Prominent lawyer Bert Samuels, who is the attorney for alleged Clansman leader, Tesha Miller, says he is concerned about the safety of his client.
“Having worked so hard to free him of the charges brought against him, I wouldn’t want to lose my client,” Samuels told The Jamaica yesterday.
Miller was deported from the United States on Thursday after being jailed there for illegal entry.
Samuels said that in the days leading up to Miller’s return, the police have done certain things that have caused him to be concerned.
“The police went and seized vehicles belonging to his mother and brother. These motor vehicles were in parked positions at premises. They did not commit any traffic offence, or were any reasons given for their removal. It’s been over a week now and they have not been returned,” he said.
Despite being infamous, the authorities have never proven any crime against Miller. In 2009, Miller was freed of the April 2007 murder of Robert Haughton along St John’s Road in Spanish Town. He was also found not guilty for the January 2005 murder of Orane Jackson, Jeffery Johnson, and Nicole Allen at Cresser Lane in Braeton, St Catherine.
Samuels said a civil suit against the State, arising out of his conviction that was later quashed, will commence in September.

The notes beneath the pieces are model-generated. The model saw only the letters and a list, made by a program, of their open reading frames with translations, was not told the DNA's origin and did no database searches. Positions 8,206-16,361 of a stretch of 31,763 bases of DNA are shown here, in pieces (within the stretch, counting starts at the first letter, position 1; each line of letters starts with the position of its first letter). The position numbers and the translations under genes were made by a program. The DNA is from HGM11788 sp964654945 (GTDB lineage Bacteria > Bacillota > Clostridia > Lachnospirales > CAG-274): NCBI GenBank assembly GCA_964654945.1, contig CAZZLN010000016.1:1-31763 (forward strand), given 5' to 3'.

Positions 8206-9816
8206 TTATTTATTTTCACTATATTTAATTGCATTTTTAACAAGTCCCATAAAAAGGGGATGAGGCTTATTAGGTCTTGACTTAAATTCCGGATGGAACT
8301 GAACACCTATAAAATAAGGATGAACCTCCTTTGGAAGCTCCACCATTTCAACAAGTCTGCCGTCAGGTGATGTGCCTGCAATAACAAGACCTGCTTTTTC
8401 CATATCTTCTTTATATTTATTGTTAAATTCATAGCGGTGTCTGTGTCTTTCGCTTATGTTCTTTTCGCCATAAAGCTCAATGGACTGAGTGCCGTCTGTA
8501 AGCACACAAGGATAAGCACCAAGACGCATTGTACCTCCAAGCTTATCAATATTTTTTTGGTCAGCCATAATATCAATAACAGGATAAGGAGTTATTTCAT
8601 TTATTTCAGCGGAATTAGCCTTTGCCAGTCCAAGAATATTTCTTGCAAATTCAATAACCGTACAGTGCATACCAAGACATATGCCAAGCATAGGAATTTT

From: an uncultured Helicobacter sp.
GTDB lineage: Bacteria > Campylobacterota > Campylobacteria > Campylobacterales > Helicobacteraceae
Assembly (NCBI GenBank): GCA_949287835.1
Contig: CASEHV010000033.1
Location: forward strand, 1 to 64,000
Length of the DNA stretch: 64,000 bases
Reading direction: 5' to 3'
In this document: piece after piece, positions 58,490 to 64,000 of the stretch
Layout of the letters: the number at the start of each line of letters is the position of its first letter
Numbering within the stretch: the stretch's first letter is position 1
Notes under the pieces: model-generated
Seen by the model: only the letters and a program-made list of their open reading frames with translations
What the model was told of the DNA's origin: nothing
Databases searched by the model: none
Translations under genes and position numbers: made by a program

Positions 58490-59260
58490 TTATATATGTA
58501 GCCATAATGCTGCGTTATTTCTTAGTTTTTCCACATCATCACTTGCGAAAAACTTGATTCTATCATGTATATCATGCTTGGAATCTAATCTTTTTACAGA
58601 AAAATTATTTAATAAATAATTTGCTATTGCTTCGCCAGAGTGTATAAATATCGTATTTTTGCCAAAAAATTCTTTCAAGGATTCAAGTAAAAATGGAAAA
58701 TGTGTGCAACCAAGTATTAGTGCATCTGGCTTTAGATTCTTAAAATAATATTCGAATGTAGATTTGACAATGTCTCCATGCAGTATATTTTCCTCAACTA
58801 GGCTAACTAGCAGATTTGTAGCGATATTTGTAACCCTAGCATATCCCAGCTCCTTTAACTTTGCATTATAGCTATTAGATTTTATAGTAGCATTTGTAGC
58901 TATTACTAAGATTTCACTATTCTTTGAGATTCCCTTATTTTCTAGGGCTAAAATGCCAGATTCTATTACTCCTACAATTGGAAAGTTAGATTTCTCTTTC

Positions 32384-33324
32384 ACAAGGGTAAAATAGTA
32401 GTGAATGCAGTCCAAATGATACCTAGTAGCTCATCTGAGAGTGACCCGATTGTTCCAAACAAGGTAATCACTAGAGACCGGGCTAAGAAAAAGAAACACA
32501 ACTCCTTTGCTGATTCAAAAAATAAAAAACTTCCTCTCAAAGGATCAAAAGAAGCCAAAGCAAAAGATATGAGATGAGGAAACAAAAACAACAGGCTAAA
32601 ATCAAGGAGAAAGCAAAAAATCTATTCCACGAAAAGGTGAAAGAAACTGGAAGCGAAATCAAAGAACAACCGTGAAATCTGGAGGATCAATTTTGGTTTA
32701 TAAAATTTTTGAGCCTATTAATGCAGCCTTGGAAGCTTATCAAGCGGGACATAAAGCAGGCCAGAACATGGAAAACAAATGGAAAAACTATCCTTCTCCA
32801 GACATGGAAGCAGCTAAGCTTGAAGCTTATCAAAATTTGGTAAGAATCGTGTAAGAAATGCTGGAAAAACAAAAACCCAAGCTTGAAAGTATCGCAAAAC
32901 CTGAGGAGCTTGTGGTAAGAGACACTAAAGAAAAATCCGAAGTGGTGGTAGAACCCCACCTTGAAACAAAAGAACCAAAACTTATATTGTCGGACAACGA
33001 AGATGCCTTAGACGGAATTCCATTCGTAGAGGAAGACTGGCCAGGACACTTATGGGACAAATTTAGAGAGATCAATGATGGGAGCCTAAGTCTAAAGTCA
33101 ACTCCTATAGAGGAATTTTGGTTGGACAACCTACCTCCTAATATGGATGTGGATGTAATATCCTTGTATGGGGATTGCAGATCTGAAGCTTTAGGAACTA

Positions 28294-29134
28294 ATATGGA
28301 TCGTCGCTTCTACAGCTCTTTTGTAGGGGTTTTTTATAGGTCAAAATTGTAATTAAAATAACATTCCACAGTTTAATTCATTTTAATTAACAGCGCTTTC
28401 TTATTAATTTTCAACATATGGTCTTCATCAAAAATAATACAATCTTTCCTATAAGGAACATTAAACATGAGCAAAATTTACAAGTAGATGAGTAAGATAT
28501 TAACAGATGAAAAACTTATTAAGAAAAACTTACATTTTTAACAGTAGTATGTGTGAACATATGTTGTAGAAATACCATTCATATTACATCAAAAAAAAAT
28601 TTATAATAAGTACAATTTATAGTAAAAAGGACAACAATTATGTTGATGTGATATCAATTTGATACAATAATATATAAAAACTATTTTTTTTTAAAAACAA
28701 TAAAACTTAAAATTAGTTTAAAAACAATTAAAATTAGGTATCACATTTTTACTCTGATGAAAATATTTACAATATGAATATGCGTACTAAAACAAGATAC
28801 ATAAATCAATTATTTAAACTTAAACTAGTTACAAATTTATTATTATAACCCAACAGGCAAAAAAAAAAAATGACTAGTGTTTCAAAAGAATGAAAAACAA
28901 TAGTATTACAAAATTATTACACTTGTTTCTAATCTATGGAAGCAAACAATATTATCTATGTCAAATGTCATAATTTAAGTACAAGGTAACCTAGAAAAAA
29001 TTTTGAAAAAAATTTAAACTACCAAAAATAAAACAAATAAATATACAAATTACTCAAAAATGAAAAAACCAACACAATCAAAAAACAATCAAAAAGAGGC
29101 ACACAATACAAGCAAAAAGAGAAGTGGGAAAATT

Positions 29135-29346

Since news of Miller’s return, tension has been high in Spanish Town with speculation that people loyal to Miller will now seek to avenge the murder of his sister and brother, who were killed in 2011 and 2015, respectively.
But now several residents of Spanish Town, St Catherine, say they fear an increase in violence with the return of the alleged Clansman leader.
Residents told The Jamaica Star that shortly after Miller was jailed, his brother and another member of the gang were in an internal war for leadership.
This, they say, led to several gun fights between the opposing factions in Spanish Town and surrounding communities.
It is said that the dispute resulted in Miller’s brother being killed by gunmen.
“Memba say nuff a di man dem still have respec’ fi him and waan see him back as the head a di gang,” one resident said
“Mi not so sure if the rest a man dem a go want give him back that position and a deh so it a go get wicked.”
When asked if Miller’s return would inflame tension in Spanish Town, Samuels say that his client was leaving the investigation into the deaths of his family members in the hands of investigators.
But the St Catherine North police quickly threw aside the residents’ fears. “Many things have changed since he left, so we hope that he will be mature to adjust,” said a senior officer.